And if they think that the marijuana is not affecting them for the whole month, they are kidding themselves. It’s affecting the level of their ambition, memory, concentration, follow-through, energy, diet, interactions with others, impacts the quality of their work. They are kidding themselves if they say that smoking once a month has no effect. Clinically, that’ not what I see.

For people who binge with Cocaine or Opiates or Xanax or drugs like Benzodiazepines, they’re tolerance is down and surely they can overdose.

Bingeing on opiates is especially dangerous. Those people have told me: “I don’t have a problem. Every once in a while I’ll take a few Roxicodone.” Well that behavior has caused at least ten of my patients to die.

Bingeing is especially dangerous for people who haven’t used them for, let’s say, a month, because they have no tolerance for the drug. So, the drug affects their respiration, their ability to breath, and the ability for their heart to beat. This is lethal. Same thing with bingeing on a 20 or 40 mg. pill of Methadone or 80 mg. of Oxycodone. Their respiration stops and they die. And even if they live through it, they are predisposed to traumatic events because they are not thinking clearly. They’ll fall down and hurt themselves, or nod off while driving. Opiates are a drug that takes five days to clear out of the system, so, if they take it every few days and call that bingeing, they are kidding themselves.


In the class of drugs called Benzodiazepines, Xanax causes real problems with bingeing when it’s mixed with alcohol.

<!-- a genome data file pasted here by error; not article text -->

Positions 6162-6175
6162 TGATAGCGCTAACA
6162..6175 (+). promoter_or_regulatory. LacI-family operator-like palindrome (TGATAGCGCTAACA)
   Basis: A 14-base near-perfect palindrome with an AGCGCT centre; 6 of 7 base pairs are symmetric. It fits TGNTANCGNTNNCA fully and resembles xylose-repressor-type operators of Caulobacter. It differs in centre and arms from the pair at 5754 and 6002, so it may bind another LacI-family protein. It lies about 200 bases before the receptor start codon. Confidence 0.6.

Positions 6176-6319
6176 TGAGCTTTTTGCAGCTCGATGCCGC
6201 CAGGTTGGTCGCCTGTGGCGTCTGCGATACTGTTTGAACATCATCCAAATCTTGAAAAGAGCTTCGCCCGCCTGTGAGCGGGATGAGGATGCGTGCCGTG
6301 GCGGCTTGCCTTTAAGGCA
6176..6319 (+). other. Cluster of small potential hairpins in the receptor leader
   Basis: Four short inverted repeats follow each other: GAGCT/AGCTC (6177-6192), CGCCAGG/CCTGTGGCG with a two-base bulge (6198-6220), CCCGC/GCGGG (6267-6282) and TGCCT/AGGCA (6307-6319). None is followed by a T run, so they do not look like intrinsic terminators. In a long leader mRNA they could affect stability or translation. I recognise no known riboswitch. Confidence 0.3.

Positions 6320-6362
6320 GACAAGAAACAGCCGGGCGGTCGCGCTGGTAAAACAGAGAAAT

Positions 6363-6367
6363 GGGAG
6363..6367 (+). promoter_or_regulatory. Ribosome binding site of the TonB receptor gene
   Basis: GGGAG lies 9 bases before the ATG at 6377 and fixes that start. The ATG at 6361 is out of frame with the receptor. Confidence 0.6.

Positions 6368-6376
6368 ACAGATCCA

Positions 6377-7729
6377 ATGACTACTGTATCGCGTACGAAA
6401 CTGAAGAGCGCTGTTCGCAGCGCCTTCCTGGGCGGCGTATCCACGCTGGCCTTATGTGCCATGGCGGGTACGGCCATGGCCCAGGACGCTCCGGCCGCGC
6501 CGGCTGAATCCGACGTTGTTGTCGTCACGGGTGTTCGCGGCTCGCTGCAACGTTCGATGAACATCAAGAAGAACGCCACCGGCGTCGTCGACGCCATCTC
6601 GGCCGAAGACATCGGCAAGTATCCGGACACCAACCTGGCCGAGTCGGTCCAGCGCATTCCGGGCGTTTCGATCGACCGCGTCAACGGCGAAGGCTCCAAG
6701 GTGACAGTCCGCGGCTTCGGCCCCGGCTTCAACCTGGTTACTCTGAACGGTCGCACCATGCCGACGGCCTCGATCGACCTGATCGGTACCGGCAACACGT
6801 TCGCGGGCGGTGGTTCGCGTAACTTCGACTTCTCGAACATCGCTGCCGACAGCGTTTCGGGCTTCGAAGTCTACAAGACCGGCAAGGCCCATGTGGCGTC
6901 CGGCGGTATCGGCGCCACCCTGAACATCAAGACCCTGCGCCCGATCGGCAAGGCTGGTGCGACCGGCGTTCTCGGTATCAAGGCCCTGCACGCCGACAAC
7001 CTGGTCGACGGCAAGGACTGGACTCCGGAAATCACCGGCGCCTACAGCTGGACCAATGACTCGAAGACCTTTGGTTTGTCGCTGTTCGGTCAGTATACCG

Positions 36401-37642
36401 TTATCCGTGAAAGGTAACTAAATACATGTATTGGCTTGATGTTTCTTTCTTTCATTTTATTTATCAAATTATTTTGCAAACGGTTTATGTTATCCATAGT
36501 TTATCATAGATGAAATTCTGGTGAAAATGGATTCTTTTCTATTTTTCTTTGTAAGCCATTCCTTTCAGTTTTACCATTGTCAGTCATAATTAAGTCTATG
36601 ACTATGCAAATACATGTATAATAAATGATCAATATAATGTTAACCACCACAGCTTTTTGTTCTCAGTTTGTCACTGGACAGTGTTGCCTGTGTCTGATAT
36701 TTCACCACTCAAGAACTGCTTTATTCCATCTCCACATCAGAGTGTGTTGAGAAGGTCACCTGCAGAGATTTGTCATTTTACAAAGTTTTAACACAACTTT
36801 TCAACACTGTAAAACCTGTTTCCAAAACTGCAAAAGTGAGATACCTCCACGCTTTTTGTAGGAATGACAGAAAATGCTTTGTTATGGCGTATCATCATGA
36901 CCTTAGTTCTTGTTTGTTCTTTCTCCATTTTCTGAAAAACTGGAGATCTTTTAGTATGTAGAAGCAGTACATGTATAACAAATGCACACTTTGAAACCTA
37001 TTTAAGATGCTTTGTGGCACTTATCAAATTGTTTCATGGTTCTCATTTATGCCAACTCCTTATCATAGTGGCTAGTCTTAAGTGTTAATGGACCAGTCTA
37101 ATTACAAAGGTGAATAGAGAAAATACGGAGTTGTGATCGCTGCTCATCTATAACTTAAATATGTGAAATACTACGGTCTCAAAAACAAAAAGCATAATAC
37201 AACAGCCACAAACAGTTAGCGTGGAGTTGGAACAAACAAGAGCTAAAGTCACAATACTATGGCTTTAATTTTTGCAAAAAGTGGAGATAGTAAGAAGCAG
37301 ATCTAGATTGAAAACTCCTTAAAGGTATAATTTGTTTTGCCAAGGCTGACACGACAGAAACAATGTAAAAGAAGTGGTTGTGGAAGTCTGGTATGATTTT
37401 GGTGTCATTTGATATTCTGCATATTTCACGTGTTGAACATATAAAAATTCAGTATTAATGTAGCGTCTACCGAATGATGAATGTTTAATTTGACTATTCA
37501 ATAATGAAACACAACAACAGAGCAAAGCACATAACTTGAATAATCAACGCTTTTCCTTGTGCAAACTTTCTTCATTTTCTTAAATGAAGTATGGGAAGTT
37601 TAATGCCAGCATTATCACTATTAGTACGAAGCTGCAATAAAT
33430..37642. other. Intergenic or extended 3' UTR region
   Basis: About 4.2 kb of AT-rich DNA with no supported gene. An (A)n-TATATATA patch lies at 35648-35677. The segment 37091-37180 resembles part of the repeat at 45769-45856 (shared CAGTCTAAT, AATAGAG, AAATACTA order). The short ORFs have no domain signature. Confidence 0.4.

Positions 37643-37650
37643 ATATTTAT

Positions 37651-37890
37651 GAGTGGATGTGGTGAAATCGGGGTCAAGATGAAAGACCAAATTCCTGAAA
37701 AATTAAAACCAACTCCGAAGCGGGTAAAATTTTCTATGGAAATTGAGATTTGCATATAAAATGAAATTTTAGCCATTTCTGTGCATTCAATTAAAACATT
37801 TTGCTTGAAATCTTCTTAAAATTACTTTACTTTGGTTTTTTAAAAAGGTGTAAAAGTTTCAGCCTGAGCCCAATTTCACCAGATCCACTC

Here’s one of my patient’s recent episode.

He hadn’t taken a Xanax in a couple of months, and went out and a friend gave him a Xanibar, a 2 mg. Xanax. Then he went to a bar. There was an interaction between the drug and alcohol, and his memory blacked out. During that time, he broke into a car, stole things, left the door of the car open, sat next to the car and fell asleep. The police came. He woke up and asked the officer, “What’s going on?”

Here’s the worse scenario that can happen, either because they mixed alcohol and Xanax, or they’ve taken too much Xanax by itself. It suppresses the ability to cough, so they coughed or burped up some of the contents of their stomach and breathed it into their lungs, in other words, they drowned in their vomit. I’ve lost numerous patients like that.

Bingeing is a very dangerous thing to do. It’s really dangerous for people who have addiction problems and haven’t used for years. They think they’ll go out and that they are just going to use a little, but they have no tolerance, they overdose and they die.

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2 Responses to Binging

  1. Gina says:

    I agree, and understand your logic. I was what you would call a ‘binge drinker’ and looking at my behavior, I’m grateful I am still here. I finally, finally, finally came out of denial and learned that I have a problem with alcohol and I can not drink to live the healthy life I desire. It is very freeing, scary and empowering at the same time.